Signed lower right, oil on canvas
Henry Bill Selden was born in New London, Connecticut, the son of a Civil War Colonel, on January 24, 1886. His mother had high aspirations for her son and hoped he would become a doctor. Henry went missing after two years at Princeton. When his parents finally found him he was at the Pennsylvania Academy studying painting. After Pennsylvania Henry went on to the Arts Students' League in New York with Charles Woodbury and Birge Harrison. He also studied with Frank Duveneck in Cincinnati, Ohio.
Selden's accomplishments were recognized early on as a student when his painting was selected for the International Exhibition in Buenos Aires. Selden also exhibited at the Pennsylvania Academy of Fine Arts in 1910 and 1911, and was a very active member in various organizations: the Lyme Art Association, American Watercolor Society, Allied Artists Association, Artists Fun Society NY, Connecticut Academy of Fine Arts, the National Arts Club (established in 1898 in New York to foster applied arts) and the exclusive Salmagundi Club of New York. Selden was awarded the Flagg Prize in 1929 by the Connecticut Academy of Fine Arts and again in 1931. He later became Associate Professor of Fine Arts at Connecticut College.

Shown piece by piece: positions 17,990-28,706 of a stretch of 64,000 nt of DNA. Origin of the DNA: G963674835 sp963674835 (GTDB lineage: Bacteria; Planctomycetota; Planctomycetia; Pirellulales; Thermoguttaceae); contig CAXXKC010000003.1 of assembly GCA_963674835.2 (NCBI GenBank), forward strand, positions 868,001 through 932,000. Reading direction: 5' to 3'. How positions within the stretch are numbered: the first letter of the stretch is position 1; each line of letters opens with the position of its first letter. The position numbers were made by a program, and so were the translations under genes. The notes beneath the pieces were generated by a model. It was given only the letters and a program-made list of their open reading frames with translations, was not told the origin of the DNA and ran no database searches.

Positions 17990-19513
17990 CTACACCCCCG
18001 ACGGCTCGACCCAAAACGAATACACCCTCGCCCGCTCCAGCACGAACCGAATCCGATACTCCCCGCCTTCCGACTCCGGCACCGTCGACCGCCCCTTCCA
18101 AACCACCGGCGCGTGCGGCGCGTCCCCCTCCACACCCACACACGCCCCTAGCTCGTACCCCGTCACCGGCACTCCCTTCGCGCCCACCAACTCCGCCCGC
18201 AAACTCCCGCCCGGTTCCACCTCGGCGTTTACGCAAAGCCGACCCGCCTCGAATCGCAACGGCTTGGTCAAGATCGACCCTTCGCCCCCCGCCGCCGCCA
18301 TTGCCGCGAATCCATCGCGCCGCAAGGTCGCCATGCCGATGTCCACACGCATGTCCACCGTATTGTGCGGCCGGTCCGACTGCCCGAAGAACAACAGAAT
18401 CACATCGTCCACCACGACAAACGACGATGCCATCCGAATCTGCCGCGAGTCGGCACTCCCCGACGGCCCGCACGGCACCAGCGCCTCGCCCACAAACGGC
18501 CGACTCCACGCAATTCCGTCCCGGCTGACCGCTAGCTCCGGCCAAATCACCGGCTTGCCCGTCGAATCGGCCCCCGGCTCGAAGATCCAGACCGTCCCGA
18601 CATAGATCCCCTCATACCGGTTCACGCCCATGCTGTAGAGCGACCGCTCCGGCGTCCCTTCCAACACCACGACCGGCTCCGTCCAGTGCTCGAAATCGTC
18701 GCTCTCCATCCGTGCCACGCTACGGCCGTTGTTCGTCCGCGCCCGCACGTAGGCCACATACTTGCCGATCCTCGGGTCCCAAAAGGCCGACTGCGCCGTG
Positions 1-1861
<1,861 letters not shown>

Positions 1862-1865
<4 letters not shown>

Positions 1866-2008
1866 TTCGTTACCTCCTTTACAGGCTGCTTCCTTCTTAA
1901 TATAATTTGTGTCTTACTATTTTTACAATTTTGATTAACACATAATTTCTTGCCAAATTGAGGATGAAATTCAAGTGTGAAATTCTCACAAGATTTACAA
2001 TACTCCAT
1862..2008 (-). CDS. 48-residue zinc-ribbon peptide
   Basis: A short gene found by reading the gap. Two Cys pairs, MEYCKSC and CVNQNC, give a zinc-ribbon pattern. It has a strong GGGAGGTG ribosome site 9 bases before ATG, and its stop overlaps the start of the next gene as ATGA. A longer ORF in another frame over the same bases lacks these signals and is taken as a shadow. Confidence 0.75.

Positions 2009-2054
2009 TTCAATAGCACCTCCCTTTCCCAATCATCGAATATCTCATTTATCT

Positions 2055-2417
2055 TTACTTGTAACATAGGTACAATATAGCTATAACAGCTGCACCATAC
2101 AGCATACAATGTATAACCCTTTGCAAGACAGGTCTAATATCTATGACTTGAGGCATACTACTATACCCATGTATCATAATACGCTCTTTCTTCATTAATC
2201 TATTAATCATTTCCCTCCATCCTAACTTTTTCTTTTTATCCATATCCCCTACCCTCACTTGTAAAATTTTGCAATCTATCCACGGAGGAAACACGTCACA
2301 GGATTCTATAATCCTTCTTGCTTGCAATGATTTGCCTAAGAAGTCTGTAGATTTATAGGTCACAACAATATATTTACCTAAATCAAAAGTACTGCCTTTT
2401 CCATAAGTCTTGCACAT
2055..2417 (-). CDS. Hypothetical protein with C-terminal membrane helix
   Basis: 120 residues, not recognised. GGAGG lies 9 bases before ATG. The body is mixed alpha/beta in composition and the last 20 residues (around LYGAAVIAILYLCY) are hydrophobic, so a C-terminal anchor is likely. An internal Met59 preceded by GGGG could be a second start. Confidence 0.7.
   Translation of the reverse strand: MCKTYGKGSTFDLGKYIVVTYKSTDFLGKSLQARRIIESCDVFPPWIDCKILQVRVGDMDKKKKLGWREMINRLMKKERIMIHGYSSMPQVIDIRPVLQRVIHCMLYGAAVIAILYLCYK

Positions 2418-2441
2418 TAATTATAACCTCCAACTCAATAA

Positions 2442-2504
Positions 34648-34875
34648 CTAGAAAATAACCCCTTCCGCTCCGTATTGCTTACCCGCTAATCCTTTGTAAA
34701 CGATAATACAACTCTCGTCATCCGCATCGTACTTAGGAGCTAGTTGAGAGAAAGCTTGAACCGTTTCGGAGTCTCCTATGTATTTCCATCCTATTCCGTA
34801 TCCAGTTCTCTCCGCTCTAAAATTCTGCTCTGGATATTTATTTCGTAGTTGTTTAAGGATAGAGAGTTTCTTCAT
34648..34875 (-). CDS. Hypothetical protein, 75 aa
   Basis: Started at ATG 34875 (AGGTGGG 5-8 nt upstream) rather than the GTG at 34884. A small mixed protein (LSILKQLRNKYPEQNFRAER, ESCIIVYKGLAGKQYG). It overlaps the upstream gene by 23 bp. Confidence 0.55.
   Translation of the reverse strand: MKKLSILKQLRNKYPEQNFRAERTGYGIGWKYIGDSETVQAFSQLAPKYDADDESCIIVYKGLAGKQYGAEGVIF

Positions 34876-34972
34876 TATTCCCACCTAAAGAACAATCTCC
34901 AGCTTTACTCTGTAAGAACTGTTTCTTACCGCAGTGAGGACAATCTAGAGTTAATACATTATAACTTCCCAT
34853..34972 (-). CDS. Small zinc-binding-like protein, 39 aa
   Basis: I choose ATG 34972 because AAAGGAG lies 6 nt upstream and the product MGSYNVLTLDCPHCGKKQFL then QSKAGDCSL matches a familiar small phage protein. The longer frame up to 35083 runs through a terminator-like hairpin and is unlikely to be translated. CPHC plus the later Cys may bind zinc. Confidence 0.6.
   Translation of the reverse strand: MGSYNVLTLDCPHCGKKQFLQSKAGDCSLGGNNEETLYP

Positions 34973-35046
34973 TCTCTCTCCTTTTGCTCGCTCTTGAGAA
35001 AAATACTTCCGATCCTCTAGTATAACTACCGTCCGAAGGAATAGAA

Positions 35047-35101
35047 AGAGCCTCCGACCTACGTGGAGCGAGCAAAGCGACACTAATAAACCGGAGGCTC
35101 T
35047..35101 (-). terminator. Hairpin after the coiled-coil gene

His art, said Lucy Price of Trend magazine in 1925, "is of the kind lyrical for the most part, which people want to own and hang in their own homes where pictures will add something to the joy of everyday life." They represent "traditionalism" in the best sense of the term."
Midsummer is a large and pleasing painting of a hillside under scudding clouds with a dramatically shadowed foreground. It's richly painted with so much atmosphere you can almost see the warm breezes blowing.